Python versus R for machine learning and data analysis

741 readers like this.
Open data brain

Machine learning and data analysis are two areas where open source has become almost the de facto license for innovative new tools. Both the Python and R languages have developed robust ecosystems of open source tools and libraries that help data scientists of any skill level more easily perform analytical work.

The distinction between machine learning and data analysis is a bit fluid, but the main idea is that machine learning prioritizes predictive accuracy over model interpretability, while data analysis emphasizes interpretability and statistical inference. Python, being more concerned with predictive accuracy, has developed a positive reputation in machine learning. R, as a language for statistical inference, has made its name in data analysis.

That isn't to pigeonhole either language into one category—Python can be used effectively as a data analysis tool, and R has enough flexibility to do some good work in machine learning. There is a multitude of packages for both languages that seek to replicate the functionality of the other. Python has libraries to boost its capacity for statistical inference and R has packages to improve its predictive accuracy.

Python's machine learning and data analysis packages

Even though Python is naturally disposed toward machine learning, it has packages that further optimize this attribute. PyBrain is a modular machine learning library that offers powerful algorithms for machine learning tasks. The algorithms are intuitive and flexible, but the library also has a variety of environments to test and compare your machine learning algorithms.

Scikit-learn is the most popular machine learning library for Python. Built on NumPy and SciPy, scikit-learn offers tools for data mining and analysis that bolster Python's already-superlative machine learning usability. NumPy and SciPy impress on their own. They are the core of data analysis in Python and any serious data analyst is likely using them raw, without higher-level packages on top, but scikit-learn pulls them together in a machine learning library with a lower barrier to entry.

When it comes to data analysis, Python receives a welcome boost from several different packages. Pandas, one of its most well-known data analysis packages, gives Python high-performance structures and data analysis tools. As is the case with many of Python's packages, it shortens the time between starting a project and doing meaningful work within that project. If you really want to stick with Python and get as much R functionality as you can, RPy2 offers all of R's major functionality. This gives you the best of R in Python natively.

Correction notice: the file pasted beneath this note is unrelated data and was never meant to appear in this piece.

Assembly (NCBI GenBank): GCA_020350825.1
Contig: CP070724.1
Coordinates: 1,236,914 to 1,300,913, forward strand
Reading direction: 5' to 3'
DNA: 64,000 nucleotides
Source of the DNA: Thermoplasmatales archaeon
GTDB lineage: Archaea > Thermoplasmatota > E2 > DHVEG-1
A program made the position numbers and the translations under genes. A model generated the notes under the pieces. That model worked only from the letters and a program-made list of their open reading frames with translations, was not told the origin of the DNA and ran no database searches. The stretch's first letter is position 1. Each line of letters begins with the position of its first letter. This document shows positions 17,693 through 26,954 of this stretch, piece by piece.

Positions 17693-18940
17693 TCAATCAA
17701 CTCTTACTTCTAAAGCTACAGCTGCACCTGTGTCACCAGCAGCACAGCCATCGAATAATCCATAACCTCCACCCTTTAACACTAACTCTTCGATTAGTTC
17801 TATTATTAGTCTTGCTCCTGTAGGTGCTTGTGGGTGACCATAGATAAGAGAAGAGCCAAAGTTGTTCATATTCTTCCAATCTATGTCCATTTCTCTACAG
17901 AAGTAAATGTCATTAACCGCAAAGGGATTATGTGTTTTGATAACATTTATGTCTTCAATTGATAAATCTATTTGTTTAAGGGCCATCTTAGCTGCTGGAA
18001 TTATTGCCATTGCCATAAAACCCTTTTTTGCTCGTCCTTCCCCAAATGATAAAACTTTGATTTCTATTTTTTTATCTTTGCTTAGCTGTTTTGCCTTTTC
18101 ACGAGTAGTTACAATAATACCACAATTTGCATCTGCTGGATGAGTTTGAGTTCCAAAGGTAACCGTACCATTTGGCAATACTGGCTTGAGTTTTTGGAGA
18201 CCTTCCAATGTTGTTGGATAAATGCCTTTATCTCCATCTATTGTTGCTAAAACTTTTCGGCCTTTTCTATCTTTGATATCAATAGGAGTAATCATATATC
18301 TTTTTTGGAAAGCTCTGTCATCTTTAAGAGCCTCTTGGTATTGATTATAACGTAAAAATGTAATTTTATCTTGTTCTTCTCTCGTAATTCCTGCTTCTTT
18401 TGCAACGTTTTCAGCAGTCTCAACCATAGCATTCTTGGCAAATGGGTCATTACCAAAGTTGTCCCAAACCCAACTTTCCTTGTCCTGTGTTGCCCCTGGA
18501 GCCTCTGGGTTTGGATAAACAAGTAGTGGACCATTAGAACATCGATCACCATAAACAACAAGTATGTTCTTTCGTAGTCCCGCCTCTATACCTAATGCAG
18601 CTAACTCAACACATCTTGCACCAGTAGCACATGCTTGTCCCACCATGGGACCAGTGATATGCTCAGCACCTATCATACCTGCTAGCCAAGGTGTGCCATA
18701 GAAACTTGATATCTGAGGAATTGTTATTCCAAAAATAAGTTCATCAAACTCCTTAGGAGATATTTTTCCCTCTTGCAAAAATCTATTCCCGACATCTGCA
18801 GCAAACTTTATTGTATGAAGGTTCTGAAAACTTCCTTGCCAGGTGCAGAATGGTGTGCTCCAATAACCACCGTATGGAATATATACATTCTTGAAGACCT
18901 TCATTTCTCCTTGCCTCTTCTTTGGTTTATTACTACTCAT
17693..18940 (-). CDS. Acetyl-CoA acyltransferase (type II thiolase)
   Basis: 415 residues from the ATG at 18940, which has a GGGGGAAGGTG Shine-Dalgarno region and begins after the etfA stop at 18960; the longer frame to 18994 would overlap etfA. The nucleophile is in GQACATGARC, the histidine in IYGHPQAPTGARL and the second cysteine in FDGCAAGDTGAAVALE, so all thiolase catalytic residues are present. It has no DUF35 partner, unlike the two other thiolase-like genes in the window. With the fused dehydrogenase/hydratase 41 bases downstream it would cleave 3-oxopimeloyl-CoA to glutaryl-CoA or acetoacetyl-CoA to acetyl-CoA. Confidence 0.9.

R's machine learning and data analysis packages

R, like Python, has plenty of packages to boost its performance. When it comes to approaching parity with Python in machine learning, Nnet improves R by supplying the ability to easily model neural networks. Caret is another package that bolsters R's machine learning capabilities, in this case by offering a set of functions that increase the efficiency of predictive model creation.

But data analysis is R's domain, and there are packages to improve it beyond its already-stellar capabilities. Packages for the pre-modeling, modeling, and post-modeling stages of data analysis are available. These packages are directed at specific tasks like data visualization, continuous regression, and model validation. With all of these cross-functional libraries and packages, which language should you drag into the data battlefield with you?

Python for machine learning and data analysis

If you have some programming experience, Python might be the language for you. Python's syntax is more similar to other languages than R's syntax is. Python's readability is also nearly unmatched, as it reads much like a verbal language. This readability emphasizes development productivity, while R's non-standard code could lead to stutters in the programming process.

Python is well known as a flexible language, so if you plan to move on to projects in other fields when your machine learning or data analysis project is done, it might be a good idea to stick with Python so you aren't required to learn a new language.

Python's flexibility makes it a great choice for production use because, when the data analysis tasks need to be integrated with Web applications, for example, you can continue to use Python instead of integrating with another language. R is a great data analysis tool, but is fairly limited in terms of what it can accomplish beyond data analysis.